Sweatshop

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Sweatshop

A factory or other workplace where persons work for unusually low pay. The word connotes places where labor laws are consistently violated. For example, sweatshops may pay below minimum wage and hire underage persons. Alternatively, sweatshops may be legally set up in countries that have very few labor laws, but many still consider them unethical or immoral.
References in periodicals archive ?
Can the anti-sweatshop movement, in concert with other elements of the alter-mondialist/global justice movement, play on this contradiction to advance workers' collective power in free trade zones and in the United States?
The anti-sweatshop movement is a subset of actors and campaigns within the larger corporate accountability movement that aims to identify sweatshop conditions and to define and enforce labor standards within the global apparel industry.
In the first part of this essay, I describe the emergence of the anti-sweatshop movement and the restructuring of the global apparel industry in order to highlight the way in which the movement has framed its demands on the corporation.
The anti-sweatshop movement represents a form of transnational advocacy network, described by Margaret Keck and Kathryn Sikkink in their book Activists Beyond Borders.
The second case I would like to highlight briefly is the evolution of the anti-sweatshop movement, documented by Evans and Anner, Eade, Compa, Braun and Gearhart, and others.
It is a strategy with much more potential for synergies between unions and NGOs, and between workers in the global North and South, than the earlier iteration of the anti-sweatshop movement.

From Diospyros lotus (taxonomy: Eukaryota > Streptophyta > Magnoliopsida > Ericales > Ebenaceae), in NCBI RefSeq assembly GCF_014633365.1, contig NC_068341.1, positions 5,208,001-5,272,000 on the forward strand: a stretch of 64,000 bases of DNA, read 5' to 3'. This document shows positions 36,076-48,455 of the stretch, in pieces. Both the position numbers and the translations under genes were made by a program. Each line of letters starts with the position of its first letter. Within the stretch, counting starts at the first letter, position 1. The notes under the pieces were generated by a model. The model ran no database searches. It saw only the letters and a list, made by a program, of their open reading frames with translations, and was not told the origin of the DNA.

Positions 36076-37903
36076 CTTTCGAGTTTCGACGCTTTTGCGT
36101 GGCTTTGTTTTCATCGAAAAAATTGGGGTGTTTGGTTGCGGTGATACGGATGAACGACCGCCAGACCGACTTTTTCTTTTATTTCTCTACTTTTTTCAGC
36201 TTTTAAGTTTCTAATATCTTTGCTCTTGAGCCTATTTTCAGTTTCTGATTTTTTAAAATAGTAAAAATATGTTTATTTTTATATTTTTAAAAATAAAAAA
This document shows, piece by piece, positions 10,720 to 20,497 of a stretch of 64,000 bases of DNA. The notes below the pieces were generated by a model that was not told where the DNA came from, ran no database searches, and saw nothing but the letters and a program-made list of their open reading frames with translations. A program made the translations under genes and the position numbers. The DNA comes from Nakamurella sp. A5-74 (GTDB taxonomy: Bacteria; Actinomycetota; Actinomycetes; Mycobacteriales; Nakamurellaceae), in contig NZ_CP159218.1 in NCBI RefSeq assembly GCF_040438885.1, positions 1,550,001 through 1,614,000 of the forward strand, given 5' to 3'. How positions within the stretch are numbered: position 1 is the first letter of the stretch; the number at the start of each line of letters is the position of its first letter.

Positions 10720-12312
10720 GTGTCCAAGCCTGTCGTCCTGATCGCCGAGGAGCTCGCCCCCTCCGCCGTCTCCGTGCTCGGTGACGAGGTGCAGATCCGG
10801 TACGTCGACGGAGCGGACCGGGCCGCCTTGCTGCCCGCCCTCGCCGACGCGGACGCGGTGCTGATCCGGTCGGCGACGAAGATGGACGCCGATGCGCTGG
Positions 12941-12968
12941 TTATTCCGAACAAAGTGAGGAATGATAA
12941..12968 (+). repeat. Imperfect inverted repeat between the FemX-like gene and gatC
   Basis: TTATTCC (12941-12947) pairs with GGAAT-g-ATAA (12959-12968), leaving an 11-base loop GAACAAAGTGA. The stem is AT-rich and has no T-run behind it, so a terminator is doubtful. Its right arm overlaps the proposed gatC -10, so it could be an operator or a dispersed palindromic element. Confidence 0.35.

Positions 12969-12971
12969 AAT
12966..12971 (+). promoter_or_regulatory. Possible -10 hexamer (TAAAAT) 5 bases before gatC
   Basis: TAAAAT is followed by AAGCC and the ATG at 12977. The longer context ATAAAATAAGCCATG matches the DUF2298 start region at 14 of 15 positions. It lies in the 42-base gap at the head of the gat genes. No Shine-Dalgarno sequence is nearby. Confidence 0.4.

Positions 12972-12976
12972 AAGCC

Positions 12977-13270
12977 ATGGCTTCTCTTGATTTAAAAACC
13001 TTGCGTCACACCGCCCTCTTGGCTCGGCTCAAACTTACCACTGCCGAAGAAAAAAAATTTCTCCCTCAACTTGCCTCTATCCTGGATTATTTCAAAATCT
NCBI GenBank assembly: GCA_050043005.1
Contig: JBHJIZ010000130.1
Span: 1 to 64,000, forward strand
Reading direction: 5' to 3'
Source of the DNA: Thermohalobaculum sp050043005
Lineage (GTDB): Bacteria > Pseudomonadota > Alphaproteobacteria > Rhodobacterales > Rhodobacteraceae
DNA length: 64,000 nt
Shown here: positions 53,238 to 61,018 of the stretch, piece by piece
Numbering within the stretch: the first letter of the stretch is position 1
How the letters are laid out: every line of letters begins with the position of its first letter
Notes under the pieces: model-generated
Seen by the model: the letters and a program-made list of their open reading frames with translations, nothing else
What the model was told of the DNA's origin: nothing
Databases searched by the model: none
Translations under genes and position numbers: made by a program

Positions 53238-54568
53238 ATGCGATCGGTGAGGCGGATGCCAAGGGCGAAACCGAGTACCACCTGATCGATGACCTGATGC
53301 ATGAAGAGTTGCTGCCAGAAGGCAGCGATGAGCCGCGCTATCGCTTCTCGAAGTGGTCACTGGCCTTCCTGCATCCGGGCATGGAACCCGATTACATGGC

As a recent graduate of the University of Chicago--where, as chair of the Democratic Socialists of America (DSA) chapter on campus, I spent more than a little time doing sweatshop activism--I read Richard Appelbaum and Peter Dreier's recent article on sweatshop activism with some trepidation ["The Campus Anti-Sweatshop Movement," TAP, September-October 1999].
Last year's student anti-sweatshop movement gained momentum as it swept westward, eventually encompassing more than 100 campuses across the country.
The anti-sweatshop movement is the largest wave of student activism to hit campuses since students rallied to free Nelson Mandela by calling for a halt to university investments in South Africa more than a decade ago.
Indeed, the anti-sweatshop movement has been able to mobilize wide support because it strikes several nerves among today's college students, including women's rights (most sweatshop workers are women and some factories have required women to use birth control pills as a condition of employment), immigrant rights, environmental concerns, and human rights.
These grassroots immigrant women are the very heartbeat of the labor and anti-sweatshop movements," Louie writes.

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